In my Aussie saddle, my legs were put into a forward position, and this saddle puts me in the correct position.
Plus it’s made from Hermann Oak leather and is just beautiful, so much so that I didn’t want to take it out of my house when I first got it.
3. I own–and ride in! –a pair of chaps (again, see ridiculous attitude from #2). I had no idea how a nice pair of chaps will help you stick to the saddle so much better, until my friend Bernadette gave me a pair she got at a 4-H yard sale for $15. They are rust in color, have fringes and a large decorative silver snap and are about as far from a pair of breeches and tall boots as you can get. And I just love them. I harness my Inner Cowgirl every time I put them on, and that feels like more of a fit to me now than Breeches and Tall Boots Rider.
4. I pay closer attention. As much as I hate to admit it, I have had useful coaching in years past from different horse trainers, and it just didn’t gel. Maybe my life at the time was too busy–it’s hard to learn when you’re also spinning a half-dozen plates in the air. Maybe I needed to get older and wiser and learn by trial and error. Or maybe (ah, the really difficult one to admit) it took a bout of breast cancer last year before I fully appreciated the gratifying fullness of living an attentive horse life. You don’t realize how much you will miss your horse until treatment tethers you to the bed.
I get it now. And the lessons I’m given are finally sticking, and making sense in a way they never did before. This builds my confidence to try new things. And that led to #5.
5. I’m going to help raise a foal. Before being diagnosed last year, I told you about my horse bucket list, which included just that. It seemed like a daunting but lovely endeavor I would attempt someday…but again, there’s nothing like a little chemo to kickstart the process of fulfilling of your dreams.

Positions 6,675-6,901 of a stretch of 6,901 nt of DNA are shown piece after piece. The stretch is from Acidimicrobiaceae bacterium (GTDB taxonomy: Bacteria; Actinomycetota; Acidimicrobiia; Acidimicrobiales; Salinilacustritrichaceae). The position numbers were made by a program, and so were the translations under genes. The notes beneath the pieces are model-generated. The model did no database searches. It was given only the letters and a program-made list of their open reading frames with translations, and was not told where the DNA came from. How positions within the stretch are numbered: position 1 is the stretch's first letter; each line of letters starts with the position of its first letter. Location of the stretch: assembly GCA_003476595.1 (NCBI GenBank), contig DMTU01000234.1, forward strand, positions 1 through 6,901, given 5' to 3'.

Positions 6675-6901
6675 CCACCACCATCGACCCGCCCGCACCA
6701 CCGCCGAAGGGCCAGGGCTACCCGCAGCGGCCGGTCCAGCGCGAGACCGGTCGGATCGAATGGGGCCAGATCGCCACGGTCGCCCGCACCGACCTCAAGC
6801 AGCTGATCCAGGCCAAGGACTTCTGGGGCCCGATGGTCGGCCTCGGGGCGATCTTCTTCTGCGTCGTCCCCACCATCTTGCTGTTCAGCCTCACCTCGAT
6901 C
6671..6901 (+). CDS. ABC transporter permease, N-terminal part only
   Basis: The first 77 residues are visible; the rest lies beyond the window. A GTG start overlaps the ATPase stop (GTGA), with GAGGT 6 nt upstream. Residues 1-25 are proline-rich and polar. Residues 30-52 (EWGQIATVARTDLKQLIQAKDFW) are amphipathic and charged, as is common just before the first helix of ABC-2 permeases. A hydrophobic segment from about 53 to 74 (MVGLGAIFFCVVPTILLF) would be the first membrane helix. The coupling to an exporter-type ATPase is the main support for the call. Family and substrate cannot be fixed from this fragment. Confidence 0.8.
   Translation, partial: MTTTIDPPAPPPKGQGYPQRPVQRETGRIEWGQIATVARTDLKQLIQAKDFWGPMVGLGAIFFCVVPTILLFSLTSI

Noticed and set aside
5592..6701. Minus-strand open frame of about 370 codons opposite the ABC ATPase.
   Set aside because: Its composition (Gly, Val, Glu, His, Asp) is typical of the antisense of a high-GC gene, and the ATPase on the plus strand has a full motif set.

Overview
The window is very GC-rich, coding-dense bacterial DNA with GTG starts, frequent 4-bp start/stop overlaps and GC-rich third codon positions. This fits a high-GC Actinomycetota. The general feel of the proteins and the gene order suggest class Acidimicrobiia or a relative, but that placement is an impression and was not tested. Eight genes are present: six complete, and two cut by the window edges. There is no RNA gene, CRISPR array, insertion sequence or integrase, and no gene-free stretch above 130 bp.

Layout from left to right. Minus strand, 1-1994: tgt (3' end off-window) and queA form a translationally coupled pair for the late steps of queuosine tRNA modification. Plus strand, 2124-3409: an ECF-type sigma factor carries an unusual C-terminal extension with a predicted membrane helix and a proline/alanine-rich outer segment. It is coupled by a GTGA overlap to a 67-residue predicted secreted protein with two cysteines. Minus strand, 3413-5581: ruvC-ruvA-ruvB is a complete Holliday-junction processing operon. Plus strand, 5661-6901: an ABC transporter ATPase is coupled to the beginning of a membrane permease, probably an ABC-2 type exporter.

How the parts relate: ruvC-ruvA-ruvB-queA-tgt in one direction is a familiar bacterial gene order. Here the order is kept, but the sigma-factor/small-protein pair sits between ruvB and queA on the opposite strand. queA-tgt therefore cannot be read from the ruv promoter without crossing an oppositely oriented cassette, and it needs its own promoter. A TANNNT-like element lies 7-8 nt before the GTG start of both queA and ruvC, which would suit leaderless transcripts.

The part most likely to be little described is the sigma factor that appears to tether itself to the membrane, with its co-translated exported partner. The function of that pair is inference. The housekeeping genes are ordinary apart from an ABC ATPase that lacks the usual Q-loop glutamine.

I took my idea to fellow horsewoman Julie Oelman, and when she agreed to a partnership, the planning began. Armed with a low budget (we both already have a horse) and high hopes, we started looking at mares currently in foal (my criteria) who had already been started under saddle and were good jumping prospects (Julie’s criteria).
Somewhere along the way of perusing dozens of horse ads, we realized our top dollar wasn’t going to be good enough to get a quality mare who had been well bred, so we took a deep collective breath and went higher.
And somewhere along the way, I fell in love with a blue roan Friesian cross mare in South Dakota, named Sapphire, who was in foal to a stunning purebred Friesian stallion named Ice Man. I had actually met Ice Man, on the same day we found Yukon.
And something about the mare, Sapphire, resonated very deeply with me, as if I already knew her, too. And perhaps it’s because she reminded me of my beloved steel-gray Appaloosa mare, Sophie, who I lost just before being diagnosed with cancer last year and whose death left such a wound in me that I could not bring myself to mention it until now.